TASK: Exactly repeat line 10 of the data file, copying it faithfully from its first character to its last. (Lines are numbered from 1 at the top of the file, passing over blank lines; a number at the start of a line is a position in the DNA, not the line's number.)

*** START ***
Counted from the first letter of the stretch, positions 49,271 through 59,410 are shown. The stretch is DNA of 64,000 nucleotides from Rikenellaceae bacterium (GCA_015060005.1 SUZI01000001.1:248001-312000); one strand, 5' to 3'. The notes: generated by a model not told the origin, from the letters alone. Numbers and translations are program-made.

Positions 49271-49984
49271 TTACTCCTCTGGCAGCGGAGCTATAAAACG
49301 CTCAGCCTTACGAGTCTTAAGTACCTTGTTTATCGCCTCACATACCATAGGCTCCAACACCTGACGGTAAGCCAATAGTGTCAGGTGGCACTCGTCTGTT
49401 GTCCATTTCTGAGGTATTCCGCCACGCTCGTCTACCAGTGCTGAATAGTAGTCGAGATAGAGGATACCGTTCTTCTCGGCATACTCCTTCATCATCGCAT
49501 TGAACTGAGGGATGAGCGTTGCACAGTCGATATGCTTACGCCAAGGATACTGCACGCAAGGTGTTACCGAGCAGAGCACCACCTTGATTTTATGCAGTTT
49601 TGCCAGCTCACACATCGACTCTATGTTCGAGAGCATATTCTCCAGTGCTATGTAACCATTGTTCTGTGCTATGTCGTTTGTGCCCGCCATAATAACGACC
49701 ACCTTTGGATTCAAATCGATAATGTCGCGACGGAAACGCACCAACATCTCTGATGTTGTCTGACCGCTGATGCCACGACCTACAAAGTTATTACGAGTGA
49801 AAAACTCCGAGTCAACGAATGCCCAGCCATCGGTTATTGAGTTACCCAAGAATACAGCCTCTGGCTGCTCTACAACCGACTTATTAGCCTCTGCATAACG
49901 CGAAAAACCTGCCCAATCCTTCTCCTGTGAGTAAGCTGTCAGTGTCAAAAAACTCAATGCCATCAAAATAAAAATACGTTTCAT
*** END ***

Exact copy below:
49901 CGAAAAACCTGCCCAATCCTTCTCCTGTGAGTAAGCTGTCAGTGTCAAAAAACTCAATGCCATCAAAATAAAAATACGTTTCAT